Common Negative Cognitive Distortions
1. ALL- OR -NOTHING THINKING: You see things in black-and-white categories. If your performance falls short of perfect, you see yourself as a total failure.
2. OVERGENERALIZATION: You see a single negative event as a never-ending pattern of defeat.
3. MENTAL FILTER: You pick out a single negative detail and dwell on it exclusively so that your vision of all reality becomes darkened, like the drop of ink that colors the entire beaker of water.
4. DISQUALIFYING THE POSITIVE: You reject positive experiences by insisting they “don’t count” for some reason or other. In this way you can maintain a negative belief that is contradicted by your everyday experiences.
5. JUMPING TO CONCLUSIONS: You make a negative interpretation even though there are no definite facts that convincingly support your conclusion.
a. Mind Reading. You arbitrarily conclude that someone is reacting negatively to you, and you don’t bother to check this out.
b. The Fortune Teller Error. You anticipate that things will turn out badly, and you feel convinced that your prediction is an already-established fact.
6. MAGNIFICATION (CATASTROPHIZING) OR MINIMIZATION: You exaggerate the importance of things (such as your goof-up or someone else’s achievement), or (your own desirable qualities or the other fellow’s imperfections). This is also called the “binocular trick.”
7. EMOTIONAL REASONING: You assume that your negative emotions necessarily reflect the way things really are: “I feel it, therefore it must be true.”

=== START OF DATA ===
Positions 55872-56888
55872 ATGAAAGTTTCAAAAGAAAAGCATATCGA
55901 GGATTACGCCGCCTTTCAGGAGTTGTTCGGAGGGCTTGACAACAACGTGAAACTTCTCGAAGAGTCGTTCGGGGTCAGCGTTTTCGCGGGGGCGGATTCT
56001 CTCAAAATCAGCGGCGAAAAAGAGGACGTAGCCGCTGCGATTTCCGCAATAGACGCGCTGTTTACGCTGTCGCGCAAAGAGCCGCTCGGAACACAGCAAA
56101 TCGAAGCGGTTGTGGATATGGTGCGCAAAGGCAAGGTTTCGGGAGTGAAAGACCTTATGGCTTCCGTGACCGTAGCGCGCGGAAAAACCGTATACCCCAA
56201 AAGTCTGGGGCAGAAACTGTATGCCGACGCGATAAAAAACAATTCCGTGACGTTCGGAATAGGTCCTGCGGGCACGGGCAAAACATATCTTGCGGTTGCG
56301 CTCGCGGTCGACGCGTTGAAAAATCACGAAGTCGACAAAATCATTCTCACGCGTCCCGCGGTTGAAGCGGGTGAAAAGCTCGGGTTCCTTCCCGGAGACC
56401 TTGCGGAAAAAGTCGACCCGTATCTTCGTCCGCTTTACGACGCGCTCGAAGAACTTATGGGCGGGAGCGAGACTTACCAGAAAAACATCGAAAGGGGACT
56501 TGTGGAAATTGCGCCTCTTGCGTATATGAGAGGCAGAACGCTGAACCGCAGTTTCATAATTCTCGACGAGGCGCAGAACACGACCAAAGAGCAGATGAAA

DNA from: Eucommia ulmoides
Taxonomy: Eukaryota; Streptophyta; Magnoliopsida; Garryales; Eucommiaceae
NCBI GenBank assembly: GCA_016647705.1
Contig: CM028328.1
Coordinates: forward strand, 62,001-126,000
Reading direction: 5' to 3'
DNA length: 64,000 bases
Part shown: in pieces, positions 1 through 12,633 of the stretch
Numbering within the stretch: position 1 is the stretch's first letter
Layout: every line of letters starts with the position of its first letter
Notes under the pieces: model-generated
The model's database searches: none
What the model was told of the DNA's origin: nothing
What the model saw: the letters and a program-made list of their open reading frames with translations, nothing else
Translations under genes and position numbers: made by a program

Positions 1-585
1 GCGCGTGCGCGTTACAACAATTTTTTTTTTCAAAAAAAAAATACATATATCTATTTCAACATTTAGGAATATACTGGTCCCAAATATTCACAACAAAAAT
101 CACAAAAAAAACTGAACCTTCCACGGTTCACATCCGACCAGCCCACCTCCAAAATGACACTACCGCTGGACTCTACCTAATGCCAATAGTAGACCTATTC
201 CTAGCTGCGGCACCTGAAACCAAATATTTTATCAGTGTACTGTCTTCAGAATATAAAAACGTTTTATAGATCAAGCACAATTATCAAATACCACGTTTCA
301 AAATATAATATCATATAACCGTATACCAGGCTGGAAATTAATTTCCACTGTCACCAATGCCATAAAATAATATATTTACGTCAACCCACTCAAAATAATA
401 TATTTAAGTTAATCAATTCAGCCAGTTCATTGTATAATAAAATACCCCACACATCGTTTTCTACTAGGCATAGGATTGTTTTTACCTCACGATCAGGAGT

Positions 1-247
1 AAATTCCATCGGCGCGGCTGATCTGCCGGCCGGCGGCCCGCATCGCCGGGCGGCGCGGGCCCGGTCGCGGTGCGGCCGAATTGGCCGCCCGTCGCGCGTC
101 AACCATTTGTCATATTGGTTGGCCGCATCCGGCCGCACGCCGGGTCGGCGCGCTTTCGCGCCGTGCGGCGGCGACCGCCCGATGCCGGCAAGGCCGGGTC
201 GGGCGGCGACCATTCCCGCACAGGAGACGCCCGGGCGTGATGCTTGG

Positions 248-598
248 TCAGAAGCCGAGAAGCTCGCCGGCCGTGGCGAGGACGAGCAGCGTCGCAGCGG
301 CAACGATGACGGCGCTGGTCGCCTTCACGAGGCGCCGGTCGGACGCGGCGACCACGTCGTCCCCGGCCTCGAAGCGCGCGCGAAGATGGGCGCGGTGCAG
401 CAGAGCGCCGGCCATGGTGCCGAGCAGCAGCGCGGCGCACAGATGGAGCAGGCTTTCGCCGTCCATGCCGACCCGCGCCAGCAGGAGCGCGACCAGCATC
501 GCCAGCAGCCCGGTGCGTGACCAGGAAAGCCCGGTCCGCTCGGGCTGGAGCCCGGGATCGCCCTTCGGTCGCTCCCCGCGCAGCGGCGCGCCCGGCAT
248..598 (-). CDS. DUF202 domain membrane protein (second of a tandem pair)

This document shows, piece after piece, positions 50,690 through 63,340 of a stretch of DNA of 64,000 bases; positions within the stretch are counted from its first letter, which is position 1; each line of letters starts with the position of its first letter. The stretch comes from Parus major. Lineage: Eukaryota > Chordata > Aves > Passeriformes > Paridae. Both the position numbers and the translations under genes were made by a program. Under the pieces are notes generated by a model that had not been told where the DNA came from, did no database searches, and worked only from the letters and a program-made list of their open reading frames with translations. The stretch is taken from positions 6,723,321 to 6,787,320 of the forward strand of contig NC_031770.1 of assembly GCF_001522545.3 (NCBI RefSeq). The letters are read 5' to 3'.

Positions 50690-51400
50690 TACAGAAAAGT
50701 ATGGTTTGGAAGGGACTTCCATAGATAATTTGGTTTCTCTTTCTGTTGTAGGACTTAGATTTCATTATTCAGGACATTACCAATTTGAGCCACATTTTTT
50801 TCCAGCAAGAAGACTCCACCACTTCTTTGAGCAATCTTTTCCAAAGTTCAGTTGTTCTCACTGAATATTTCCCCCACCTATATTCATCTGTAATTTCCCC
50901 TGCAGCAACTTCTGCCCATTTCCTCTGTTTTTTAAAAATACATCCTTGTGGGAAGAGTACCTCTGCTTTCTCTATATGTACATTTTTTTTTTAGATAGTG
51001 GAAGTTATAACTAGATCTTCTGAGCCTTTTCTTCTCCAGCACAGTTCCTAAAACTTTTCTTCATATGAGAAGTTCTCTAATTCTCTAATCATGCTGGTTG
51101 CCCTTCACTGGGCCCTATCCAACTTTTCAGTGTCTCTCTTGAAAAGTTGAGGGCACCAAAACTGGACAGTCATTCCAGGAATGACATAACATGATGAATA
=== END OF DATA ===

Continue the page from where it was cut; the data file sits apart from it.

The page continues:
8. SHOULD STATEMENTS: You try to motivate yourself with should and shouldn’t, as if you had to be whipped and punished before you could be expected to do anything. “Musts” and “ought to have” are also offenders. The emotional consequence is guilt. When you direct should statements toward others, you feel anger, frustration and resentment.
The above principles are from: Feeling Good, The New Mood Therapy, by Dr. David Burns M.D, page 42
Godly Growth involves inward truth overcoming various forms of Self-delusion
Why should we as Christians be concerned about these and other self-delusions? We have to realize that God wants truth in our inward parts. (Psalm 51:6) He knows that it is most important to our salvation that we know the truth about ourselves so that we will not be fooled by Satan and his minions. Satan will encourage unrealistic grandiose thinking or self-destructive thinking. We have got to find and accept reality in order to stand in the coming days ahead. Eph. 6:13. It is very important that we have a clear picture of our true nature, so that we can fight against it. It is difficult to be objective about ourselves. Often it is easier to see the faults and strengths of others.
If we are truly humble, we will think about ourselves accurately, neither too highly or too lowly. (Romans 12:3) This is very difficult. Especially if we do not have a true picture of our tricky nature. Satan is the master of deception. If one thing doesn’t work, he will try something else. We must try to be aware of his deceptions and remember that he is seeking our destruction. Matthew 23:12 tells us that after we are truly humble we will be exalted. In order to be truly humble, you have to always keep the grace of God in our sight and mind. Some of us even have a tendency to think too little of ourselves, but if we turn to God, He will give us the help we need to get the right balance. 1 John 3:19-21.